By using color and value right, we can create a powerful and elegant painting even with mundane subject matter!

Thanks to all of you who followed my blog in 2015. I wish every one of you a successful and prosperous new year! Here’s to 2016!! Let’s pray for a more peaceful world.

Plein Air vs. Studio

There is definitely a resurgence in plein air painting going on right now. Especially watercolor painters understand their medium is the best for painting finished paintings on site. But plein air does have it’s limitations and that’s what this blogpost is about.
First the part that makes plein air so important: there is a wide variety in color nuances in Nature that cameras ‘don’t see’. Same goes for the values, the human eye is so much better understanding different qualities of values (in shadows, for instance).

What’s not working so well is painting a more accomplished piece, especially in a bigger size. By that I don’t necessarily mean more detailed, but more elaborated and more thought out.
Plein air is always rushed and for obvious reasons: light’s changing, you can’t spend all day thinking about what to do next.
Once you have a painting you did outside and combine it with photo references you’ll be able to paint a more accomplished version. The wonderful thing is, it will still have the same spontaneity to it, almost like the on-location work.
To illustrate what I mean have a look at the two images here. The first one was done on location. I am tempted to call it the Violin player since I had to endure his playing the same three pieces over and over (let’s just say he wasn’t a virtuoso)
The second one, done in the studio, is larger (14×20 inches) and I have made a bigger effort working out the shadows and ‘controlled chaos’ in the areas where the focal point is.
Something I would not have had time for outside.

Other problems with plein air painting is often the subject itself: 90% of the scenes you encounter are not paintable as they are.
So you end up changing it, making stuff up. While that works most of the time, it’s easy to get suckered into painting a scene that is just not suitable for painting.
Some plein air painters change the scene so much, it almost looks like something from another place. I don’t believe in that. If I paint plein air, my goal is to catch the mood of the scene before me. Otherwise, I might as well make up a painting from a photograph. No need to go outside if you don’t paint what’s there!

Without having painted outside, I would’ve not ‘understood’ the colors in these buildings. Only by painting while looking right at the real thing is this possible. A big thing for me is to be actually there and taking it in with all the senses. Seeing, smelling, walking through it… some of that will go into the painting! Sometimes, the better painting is the one done on-site. Other times it’s the one done in the studio! You just never know!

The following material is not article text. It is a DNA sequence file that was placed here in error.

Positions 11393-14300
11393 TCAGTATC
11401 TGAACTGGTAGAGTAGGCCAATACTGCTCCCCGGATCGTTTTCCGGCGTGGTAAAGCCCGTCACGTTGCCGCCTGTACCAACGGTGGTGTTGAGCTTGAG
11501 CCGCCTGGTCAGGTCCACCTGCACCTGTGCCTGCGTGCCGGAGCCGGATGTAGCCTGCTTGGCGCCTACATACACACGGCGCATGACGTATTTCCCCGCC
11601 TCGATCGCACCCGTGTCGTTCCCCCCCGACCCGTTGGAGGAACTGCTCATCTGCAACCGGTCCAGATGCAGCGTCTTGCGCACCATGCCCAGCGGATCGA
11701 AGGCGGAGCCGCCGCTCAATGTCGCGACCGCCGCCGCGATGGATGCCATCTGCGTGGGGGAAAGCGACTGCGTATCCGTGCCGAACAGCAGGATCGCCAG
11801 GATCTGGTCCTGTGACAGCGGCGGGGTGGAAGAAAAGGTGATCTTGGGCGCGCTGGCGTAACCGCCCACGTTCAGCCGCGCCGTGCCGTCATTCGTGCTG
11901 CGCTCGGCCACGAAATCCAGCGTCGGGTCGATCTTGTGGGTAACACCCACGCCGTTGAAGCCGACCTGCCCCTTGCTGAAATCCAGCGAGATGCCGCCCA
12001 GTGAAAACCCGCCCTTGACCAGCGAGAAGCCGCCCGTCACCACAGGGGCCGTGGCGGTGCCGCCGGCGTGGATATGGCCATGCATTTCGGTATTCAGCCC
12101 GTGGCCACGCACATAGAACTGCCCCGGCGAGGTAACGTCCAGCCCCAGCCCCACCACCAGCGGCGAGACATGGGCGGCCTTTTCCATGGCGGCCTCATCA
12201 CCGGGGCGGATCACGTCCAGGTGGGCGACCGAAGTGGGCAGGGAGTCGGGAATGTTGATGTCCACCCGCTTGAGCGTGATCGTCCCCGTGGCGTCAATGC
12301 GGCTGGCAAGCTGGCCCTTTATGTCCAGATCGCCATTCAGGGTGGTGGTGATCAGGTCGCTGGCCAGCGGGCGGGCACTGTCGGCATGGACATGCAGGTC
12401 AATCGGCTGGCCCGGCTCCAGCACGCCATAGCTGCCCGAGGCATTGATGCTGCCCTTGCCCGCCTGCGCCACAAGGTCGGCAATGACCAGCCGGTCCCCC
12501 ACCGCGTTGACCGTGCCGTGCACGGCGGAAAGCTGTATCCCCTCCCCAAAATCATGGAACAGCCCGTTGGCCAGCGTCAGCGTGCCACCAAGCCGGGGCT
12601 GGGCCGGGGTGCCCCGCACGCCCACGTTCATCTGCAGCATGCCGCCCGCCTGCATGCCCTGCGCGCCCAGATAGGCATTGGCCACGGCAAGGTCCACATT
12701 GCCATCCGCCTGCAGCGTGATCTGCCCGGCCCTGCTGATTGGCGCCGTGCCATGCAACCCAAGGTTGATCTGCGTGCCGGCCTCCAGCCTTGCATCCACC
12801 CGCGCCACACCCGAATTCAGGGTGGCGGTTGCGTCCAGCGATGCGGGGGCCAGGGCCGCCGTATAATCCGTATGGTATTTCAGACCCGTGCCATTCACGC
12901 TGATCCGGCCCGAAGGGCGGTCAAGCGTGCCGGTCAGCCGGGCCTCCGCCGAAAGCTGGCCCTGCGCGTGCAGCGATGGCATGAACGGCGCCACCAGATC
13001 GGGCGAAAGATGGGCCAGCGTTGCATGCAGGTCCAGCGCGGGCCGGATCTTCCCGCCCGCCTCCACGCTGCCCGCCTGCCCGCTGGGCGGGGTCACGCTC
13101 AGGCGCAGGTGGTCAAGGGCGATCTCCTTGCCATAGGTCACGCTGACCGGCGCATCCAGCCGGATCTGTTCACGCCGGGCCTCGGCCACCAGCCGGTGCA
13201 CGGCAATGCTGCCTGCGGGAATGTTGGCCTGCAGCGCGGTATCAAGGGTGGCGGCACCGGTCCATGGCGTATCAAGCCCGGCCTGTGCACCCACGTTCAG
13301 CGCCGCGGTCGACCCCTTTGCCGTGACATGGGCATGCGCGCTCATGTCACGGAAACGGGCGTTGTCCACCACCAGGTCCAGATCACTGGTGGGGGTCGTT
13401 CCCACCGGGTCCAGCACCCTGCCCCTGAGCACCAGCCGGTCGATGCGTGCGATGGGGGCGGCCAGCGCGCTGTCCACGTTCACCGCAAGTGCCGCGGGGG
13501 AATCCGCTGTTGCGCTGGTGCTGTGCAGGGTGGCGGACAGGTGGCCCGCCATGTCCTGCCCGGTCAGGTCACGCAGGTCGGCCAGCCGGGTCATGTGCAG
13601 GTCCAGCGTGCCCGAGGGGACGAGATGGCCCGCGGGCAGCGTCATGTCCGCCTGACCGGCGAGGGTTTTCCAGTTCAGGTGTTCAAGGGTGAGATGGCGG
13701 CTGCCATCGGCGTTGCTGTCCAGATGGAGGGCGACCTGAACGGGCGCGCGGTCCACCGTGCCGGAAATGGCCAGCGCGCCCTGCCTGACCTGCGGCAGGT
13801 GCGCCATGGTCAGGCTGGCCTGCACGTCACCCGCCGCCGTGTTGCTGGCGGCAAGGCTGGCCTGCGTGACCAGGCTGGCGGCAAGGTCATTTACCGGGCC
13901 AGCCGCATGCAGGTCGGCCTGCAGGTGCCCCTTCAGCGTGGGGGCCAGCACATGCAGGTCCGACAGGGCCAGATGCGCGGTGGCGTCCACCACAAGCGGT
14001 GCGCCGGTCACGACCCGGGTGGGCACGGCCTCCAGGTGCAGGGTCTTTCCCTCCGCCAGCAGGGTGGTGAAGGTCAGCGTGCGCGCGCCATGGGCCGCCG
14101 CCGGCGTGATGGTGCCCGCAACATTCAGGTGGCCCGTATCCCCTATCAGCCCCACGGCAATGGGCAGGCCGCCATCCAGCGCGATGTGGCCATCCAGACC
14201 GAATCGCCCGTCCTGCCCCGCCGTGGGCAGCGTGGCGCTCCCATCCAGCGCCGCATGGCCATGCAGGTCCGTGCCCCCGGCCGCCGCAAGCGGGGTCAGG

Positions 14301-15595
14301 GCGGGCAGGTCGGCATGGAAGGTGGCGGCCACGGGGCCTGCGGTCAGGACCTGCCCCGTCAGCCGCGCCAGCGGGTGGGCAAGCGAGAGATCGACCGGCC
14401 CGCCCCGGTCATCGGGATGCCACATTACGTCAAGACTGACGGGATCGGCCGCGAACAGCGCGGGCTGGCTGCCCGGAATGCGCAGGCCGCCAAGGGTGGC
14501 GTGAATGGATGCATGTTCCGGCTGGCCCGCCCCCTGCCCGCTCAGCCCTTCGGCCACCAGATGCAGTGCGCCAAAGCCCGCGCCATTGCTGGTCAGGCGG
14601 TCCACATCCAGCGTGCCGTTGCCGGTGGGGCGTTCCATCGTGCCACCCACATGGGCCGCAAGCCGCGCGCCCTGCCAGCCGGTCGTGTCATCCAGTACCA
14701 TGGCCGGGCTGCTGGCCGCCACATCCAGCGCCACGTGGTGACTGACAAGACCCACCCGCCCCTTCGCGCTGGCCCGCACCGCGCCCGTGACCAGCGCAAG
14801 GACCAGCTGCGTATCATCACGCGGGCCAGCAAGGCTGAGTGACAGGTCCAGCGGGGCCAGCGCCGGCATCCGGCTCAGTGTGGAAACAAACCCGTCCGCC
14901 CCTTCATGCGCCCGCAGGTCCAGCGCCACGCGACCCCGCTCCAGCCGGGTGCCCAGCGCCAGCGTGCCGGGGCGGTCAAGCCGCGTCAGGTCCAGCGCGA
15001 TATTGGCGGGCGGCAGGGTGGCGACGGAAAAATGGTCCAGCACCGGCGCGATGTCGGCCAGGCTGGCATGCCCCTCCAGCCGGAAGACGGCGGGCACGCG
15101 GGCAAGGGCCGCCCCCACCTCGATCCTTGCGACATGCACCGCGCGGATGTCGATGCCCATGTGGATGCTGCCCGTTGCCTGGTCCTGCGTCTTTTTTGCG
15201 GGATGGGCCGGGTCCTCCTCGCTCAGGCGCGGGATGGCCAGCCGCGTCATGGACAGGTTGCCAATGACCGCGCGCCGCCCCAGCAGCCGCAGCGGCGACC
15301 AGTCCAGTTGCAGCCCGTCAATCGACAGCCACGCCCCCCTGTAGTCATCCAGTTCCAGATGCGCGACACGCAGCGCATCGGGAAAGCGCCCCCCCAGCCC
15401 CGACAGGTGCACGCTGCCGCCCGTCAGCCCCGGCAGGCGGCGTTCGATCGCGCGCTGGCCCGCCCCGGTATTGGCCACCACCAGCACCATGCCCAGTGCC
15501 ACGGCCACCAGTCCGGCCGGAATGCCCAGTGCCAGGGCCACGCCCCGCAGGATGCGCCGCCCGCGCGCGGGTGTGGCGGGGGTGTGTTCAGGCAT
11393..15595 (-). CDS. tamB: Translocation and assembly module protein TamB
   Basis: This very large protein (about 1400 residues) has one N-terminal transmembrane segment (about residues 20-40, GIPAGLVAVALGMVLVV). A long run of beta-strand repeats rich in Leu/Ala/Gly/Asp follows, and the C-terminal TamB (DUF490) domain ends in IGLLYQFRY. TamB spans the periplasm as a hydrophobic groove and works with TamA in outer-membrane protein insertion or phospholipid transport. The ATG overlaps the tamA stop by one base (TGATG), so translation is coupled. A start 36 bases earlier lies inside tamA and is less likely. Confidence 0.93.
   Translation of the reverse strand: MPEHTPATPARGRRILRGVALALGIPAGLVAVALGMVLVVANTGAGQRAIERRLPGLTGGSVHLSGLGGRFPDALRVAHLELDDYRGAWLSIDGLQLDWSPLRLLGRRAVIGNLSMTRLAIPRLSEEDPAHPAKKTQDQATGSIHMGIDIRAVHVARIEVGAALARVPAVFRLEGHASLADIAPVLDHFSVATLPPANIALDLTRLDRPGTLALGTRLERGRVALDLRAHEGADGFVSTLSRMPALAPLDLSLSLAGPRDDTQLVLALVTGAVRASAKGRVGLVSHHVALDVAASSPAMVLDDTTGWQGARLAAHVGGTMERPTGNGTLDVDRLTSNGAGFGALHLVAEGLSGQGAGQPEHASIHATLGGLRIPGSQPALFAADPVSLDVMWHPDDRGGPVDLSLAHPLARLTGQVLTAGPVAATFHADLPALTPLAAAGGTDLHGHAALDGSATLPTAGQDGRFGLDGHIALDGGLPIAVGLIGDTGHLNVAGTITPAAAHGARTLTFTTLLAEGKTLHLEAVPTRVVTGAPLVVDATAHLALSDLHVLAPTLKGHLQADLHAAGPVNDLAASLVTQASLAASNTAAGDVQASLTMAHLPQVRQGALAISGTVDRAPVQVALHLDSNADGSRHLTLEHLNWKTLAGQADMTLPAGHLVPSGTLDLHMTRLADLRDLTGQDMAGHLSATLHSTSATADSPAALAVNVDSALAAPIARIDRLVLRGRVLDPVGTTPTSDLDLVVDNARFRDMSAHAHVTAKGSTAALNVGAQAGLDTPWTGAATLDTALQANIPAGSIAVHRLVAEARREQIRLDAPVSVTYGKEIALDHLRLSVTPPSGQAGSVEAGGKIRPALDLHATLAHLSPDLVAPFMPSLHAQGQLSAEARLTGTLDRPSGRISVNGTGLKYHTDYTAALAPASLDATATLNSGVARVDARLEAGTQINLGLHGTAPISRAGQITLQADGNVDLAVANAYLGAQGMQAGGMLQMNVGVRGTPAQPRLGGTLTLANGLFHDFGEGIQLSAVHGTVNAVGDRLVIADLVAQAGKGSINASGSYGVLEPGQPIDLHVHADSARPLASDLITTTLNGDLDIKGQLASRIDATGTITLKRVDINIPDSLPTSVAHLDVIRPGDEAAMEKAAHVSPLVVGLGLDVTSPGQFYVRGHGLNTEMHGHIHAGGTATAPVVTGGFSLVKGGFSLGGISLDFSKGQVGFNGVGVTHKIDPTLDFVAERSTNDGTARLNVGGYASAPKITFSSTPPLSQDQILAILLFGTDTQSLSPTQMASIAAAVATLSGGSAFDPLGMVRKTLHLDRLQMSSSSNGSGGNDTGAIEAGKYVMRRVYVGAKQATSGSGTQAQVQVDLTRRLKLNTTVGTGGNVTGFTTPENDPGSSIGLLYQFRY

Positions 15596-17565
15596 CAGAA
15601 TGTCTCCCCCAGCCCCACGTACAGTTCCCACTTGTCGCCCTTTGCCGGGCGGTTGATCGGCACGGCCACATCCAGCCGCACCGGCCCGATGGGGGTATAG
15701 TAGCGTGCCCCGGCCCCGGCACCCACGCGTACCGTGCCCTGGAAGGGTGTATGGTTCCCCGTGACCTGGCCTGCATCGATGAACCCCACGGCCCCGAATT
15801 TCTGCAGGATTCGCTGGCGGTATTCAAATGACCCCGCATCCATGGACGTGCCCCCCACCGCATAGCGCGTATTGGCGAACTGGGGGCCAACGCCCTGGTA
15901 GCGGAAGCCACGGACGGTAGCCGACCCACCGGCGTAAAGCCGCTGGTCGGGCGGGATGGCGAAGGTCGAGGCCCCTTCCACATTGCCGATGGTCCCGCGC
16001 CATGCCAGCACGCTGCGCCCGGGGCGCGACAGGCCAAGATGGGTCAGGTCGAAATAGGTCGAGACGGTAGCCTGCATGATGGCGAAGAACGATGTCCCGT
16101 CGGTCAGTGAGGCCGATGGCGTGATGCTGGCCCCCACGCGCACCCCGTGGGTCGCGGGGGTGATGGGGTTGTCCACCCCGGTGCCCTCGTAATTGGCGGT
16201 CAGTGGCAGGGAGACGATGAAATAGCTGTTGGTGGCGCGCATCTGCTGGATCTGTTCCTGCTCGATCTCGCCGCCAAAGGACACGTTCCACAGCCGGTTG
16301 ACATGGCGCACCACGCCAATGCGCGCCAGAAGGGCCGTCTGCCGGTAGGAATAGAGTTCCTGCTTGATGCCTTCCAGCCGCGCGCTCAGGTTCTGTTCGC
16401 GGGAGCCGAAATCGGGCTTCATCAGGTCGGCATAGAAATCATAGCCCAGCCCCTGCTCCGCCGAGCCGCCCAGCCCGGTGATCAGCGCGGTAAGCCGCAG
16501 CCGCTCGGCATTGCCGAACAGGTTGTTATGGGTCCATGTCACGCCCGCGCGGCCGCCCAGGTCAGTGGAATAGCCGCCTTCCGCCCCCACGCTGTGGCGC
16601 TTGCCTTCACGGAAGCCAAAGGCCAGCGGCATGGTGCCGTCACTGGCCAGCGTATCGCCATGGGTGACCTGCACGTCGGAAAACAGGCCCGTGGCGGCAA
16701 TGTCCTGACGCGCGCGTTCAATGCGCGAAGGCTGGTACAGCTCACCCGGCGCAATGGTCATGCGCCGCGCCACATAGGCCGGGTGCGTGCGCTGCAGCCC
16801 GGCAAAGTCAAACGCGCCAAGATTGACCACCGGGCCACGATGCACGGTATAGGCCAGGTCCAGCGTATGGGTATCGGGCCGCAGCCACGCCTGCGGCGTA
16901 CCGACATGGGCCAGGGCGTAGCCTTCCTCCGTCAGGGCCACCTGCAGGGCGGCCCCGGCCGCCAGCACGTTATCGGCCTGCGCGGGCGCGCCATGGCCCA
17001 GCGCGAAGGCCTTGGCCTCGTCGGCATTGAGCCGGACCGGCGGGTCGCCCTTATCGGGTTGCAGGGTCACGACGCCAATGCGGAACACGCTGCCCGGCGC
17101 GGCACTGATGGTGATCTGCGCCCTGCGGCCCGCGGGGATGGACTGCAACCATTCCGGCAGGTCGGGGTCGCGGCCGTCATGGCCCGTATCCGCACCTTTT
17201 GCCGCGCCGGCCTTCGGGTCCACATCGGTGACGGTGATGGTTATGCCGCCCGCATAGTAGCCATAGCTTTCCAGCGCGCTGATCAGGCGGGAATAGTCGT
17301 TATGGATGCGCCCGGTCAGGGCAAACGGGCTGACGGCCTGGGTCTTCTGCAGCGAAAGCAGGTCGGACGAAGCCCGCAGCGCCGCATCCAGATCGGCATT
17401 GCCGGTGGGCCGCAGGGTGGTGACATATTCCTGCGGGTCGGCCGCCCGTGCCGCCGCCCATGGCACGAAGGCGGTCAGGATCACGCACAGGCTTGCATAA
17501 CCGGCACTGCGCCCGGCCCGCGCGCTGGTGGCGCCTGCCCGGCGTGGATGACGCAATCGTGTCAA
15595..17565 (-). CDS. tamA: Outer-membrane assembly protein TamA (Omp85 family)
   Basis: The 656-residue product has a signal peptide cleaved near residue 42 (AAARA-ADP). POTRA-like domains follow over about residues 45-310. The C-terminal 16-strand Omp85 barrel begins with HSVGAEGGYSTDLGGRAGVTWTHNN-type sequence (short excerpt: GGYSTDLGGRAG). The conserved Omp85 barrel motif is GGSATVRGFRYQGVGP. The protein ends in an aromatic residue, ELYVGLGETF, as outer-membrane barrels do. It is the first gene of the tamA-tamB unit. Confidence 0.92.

What makes a painting beautiful, Part IV

You ever look at a dark tree against a light sky? The sky wraps itself around the tree, or the tree reaches into the sky mass. Both is happening, naturally. As logic dictates there is no visible connection between the branches and the sky, right? Well, not exactly.

There is a modification of the light going on near the dark and vise versa. Very gently, but it is there. It is the phenomena of diffraction:

As dark masses approach a light mass they grow slightly lighter. As a light mass approaches a dark mass it grows slightly darker, next to the dark mass. The edge can still be hard, as a branch in a sky would be, but the sky goes a bit darker around them. At the same time, the branch gets a bit lighter in value before it meets the sky.

This is how Sargent did it:

The second thing is the color. There is almost an exchange of color happening as well. The hill color behind the barn can be in the barn also. Same goes for the hill: put some color of the barn into the hill and it will look more harmonious.
The most obvious way to see this is to look at a telegraph pole against a sunset. It’s pretty crazy that the pole would take on the red or yellow of the sun on the bottom and the blue of the sky on the top. Isn’t it just a brown pole? The effect of halation!

Nobody says you have to paint like that all the time. But remember the old adage: you have to know ‘the rules’ before you can brake them.

Eventually, I will write a book with all these weird painting tips. It is nice to help fellow artists improve their painting skills, but first and foremost I will have to work on my own progress in this strange art world. The teaching is but a small part of it and it must not take over. It is not my calling to be a watercolor instructor. My calling is to be an artist. Thanks for reading my blog.